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Repurposing an inhibitor of ribosomal biogenesis with broad anti-fungal activity
Groutas, William C.
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Sun, Nuo; Li, Dongmei; Zhang, Yuhan; Killeen, Kyle; Groutas, William C.; Calderone, Richard. 2017. Repurposing an inhibitor of ribosomal biogenesis with broad anti-fungal activity. Scientific Reports, vol. 7:Article number: 17014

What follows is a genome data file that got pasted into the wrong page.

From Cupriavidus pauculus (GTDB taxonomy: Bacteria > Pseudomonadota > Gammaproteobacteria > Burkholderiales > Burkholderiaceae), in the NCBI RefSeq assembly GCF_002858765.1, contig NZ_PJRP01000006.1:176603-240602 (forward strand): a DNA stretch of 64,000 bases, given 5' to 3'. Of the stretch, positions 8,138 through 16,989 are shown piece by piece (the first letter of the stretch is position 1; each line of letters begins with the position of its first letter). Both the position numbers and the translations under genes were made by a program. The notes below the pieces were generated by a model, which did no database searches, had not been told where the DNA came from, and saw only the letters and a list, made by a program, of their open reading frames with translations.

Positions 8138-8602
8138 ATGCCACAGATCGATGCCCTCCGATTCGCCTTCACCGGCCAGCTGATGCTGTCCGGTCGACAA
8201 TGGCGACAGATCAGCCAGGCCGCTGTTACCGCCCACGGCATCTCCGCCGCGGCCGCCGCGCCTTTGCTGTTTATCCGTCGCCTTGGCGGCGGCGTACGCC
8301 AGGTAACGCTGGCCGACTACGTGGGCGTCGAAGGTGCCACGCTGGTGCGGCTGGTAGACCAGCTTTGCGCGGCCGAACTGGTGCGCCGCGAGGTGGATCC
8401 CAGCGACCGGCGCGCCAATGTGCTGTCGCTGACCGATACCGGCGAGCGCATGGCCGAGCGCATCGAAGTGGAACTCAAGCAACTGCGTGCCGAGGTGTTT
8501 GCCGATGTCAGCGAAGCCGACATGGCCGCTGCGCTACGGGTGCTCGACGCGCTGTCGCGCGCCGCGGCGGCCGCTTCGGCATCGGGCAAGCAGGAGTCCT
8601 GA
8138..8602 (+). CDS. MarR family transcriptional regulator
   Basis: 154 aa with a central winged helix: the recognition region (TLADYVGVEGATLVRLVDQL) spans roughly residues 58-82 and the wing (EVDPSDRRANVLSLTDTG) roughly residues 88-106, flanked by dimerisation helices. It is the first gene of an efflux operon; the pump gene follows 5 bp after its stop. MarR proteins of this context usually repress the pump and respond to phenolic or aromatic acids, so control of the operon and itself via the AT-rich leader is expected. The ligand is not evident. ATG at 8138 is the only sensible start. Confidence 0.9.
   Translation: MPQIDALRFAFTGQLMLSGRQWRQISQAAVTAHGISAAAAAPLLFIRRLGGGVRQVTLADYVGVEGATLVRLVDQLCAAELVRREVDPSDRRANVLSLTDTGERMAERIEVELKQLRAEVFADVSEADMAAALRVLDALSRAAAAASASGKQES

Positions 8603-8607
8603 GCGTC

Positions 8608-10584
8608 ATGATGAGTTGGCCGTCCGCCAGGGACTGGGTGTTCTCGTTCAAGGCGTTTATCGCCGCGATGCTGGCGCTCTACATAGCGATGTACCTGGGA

The lack of new antifungal compounds with unique mechanisms of action is a concern for therapeutic management of patients. To identify inhibitors against human pathogenic fungi, we screened similar to 3000 compounds provided by the Developmental Therapeutics Program of NIH/NCI against a panel of pathogenic fungi including Candida species, Aspergillus fumigatus, and Cryptococcus neoformans. NSC319726 (a thiosemicarbazone) had broad antifungal activity in the range of 0.1-2.0 mu g/ml and was also inhibitory to fluconazole-resistant isolates of Candida species. Synergy was demonstrated with NSC319726 and azoles, as well as caspofungin. The inhibitory concentration 50% (IC50) of NSC319726 was 35-800-fold higher than the Minimum Inhibitory Concentration 50% (MIC50 values), which indicates low compound toxicity to human cells in vitro. Transcriptome analysis of treated and untreated C. albicans using Gene Ontology (GO) revealed a large cluster of down regulated genes that encode translational proteins, especially those with ribosome biogenesis functions. As NSC319726 was first shown to have anti-cancer activity, its affects against human pathogenic fungi establish NSC319726 as a repurposed, off-patent compound that has potential antifungal activity. The minimal in vitro toxicity of lead optimized NSC319726 and its reasonable inhibitory activity against pathogens suggest advancing this compound to in vivo toxicity testing and protection studies against candidiasis.
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